||[Feb. 7th, 2017|01:28 am]
There's some nice music-making going on in the Met's new Rusalka, which is reason enough to see it. Kristine Opolais sounds better live than she did on the radio last week, and Brandon Jovanovich, Eric Owens and Jamie Barton also acquit themselves well. None of it is really earth-shattering, but it's all more than good enough. Mary Zimmerman's new production is visually engaging, but also deeply perplexing. It's all on a stage on the stage—we're looking not just at a setting but a setting in another theatre—but then for the third act when everything has turned out badly for the characters of the fairy tale, the theatre is ruined as well. In the first two acts it feels a bit like a way of ducking responsibility for the story, but then the story onstage onstage cracks the onstage fourth wall. The space is used well and there's plenty to look at, but it's also distractingly puzzling. But, a good piece and a good performance. Not the most ringing of endorsements, but really it's a fine night at the opera.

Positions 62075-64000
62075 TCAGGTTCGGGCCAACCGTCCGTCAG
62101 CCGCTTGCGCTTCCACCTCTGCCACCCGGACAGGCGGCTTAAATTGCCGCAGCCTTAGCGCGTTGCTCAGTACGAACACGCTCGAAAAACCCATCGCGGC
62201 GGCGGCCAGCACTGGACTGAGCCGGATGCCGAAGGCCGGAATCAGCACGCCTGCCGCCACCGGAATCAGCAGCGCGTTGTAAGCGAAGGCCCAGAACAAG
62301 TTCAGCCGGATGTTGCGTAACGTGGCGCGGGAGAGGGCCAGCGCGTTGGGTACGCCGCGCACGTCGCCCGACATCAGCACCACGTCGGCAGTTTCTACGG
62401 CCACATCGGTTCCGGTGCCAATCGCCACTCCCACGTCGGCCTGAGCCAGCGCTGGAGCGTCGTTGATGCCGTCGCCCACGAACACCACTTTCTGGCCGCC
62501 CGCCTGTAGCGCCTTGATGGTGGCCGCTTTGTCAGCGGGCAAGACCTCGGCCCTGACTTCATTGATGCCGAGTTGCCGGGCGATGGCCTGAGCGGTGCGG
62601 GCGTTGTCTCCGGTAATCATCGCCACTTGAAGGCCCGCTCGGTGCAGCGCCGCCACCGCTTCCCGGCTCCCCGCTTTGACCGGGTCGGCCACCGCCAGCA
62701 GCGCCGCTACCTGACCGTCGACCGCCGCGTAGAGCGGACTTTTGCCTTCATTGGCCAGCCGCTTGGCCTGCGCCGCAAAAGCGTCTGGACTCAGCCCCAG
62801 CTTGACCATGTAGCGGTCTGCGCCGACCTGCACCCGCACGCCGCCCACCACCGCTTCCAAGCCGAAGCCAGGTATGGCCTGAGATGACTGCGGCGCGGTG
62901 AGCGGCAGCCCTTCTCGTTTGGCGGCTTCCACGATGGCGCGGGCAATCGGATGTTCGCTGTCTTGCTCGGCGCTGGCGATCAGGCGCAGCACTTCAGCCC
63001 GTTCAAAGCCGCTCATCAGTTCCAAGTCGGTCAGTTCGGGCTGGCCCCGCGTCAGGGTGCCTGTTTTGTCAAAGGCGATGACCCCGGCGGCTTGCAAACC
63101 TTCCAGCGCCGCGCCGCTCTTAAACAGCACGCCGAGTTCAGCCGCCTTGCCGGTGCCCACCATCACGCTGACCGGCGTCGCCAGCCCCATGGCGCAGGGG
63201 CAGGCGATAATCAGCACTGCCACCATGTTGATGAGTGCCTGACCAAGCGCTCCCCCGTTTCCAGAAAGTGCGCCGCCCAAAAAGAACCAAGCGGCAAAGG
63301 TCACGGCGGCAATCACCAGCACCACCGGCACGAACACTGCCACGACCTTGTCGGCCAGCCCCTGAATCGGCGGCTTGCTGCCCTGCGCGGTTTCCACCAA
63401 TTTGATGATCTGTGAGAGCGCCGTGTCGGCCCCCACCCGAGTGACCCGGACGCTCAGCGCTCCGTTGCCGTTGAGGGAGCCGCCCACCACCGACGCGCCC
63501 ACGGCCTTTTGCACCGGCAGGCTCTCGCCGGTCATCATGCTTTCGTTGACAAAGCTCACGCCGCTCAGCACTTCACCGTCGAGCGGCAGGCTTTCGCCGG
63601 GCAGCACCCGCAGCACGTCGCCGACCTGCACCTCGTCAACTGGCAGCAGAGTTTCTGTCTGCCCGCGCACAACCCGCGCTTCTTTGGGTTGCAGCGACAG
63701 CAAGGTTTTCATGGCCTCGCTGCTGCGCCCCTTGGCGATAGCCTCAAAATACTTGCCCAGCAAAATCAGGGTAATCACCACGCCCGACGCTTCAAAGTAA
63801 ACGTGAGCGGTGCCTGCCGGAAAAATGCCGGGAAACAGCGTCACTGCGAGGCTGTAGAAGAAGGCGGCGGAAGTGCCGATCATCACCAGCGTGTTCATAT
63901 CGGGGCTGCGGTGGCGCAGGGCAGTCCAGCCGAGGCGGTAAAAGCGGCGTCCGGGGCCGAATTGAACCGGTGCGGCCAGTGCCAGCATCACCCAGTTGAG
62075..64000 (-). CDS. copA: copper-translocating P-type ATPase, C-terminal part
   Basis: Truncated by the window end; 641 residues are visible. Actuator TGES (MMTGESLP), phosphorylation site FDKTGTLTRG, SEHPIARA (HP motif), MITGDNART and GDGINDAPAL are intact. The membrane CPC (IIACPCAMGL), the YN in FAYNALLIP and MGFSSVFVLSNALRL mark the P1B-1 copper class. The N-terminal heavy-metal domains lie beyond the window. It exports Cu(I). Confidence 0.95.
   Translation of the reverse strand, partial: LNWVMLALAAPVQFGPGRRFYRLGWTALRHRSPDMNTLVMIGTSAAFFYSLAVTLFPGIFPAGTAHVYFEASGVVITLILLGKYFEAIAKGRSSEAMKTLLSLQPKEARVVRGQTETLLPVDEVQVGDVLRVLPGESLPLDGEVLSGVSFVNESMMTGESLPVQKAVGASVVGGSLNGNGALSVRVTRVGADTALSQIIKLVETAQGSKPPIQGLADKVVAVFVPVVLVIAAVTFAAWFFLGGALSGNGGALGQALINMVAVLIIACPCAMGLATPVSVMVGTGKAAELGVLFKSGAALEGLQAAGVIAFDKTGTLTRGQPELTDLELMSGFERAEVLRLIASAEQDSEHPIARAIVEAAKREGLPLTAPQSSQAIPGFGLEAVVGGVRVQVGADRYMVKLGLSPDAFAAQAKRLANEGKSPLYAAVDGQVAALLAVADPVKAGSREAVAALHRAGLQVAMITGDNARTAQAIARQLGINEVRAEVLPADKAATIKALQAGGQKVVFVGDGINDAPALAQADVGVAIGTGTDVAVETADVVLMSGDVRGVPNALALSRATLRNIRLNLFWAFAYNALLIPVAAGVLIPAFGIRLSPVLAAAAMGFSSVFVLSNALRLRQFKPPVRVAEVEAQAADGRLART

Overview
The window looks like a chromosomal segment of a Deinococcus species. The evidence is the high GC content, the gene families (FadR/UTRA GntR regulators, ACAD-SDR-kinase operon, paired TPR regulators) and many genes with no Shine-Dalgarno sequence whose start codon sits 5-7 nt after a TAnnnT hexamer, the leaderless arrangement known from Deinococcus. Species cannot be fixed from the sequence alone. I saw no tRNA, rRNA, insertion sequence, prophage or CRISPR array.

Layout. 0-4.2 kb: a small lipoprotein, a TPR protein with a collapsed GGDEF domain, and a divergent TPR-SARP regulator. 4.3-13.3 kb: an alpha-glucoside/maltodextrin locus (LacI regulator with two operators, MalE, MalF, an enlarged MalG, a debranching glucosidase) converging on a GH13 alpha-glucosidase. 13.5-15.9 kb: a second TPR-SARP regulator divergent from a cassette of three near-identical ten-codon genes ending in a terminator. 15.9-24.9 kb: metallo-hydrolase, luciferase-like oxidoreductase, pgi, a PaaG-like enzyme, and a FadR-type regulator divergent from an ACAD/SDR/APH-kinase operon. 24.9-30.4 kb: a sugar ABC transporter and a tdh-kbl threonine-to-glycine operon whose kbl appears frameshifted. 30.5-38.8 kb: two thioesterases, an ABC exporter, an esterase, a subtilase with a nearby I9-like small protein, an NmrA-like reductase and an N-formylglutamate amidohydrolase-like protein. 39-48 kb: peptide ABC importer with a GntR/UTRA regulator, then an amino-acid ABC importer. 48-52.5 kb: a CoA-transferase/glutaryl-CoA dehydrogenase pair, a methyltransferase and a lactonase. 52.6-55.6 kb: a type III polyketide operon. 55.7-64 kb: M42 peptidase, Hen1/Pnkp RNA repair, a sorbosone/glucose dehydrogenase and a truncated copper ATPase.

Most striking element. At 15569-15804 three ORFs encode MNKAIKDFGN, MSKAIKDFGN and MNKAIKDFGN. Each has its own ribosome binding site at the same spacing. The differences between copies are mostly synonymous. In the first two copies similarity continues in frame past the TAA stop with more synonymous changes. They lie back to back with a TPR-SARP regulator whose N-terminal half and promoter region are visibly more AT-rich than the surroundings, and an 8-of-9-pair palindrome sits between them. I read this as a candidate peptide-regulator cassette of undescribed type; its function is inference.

(Consulting the article in the Playbill abut the production, it seems it's not so much a stage within a stage as that that's how Rusalka's forest world is depicted, so of course it's shattered when she returns. Which is just stage-within-a-stage from the other side: she pictures her world as a stage, so that's where we see her. I'm not sure if it's much less perplexing that way. Maybe it'd help if she spent the prelude straightjacketed on the stage apron or something. And it still didn't play that way.)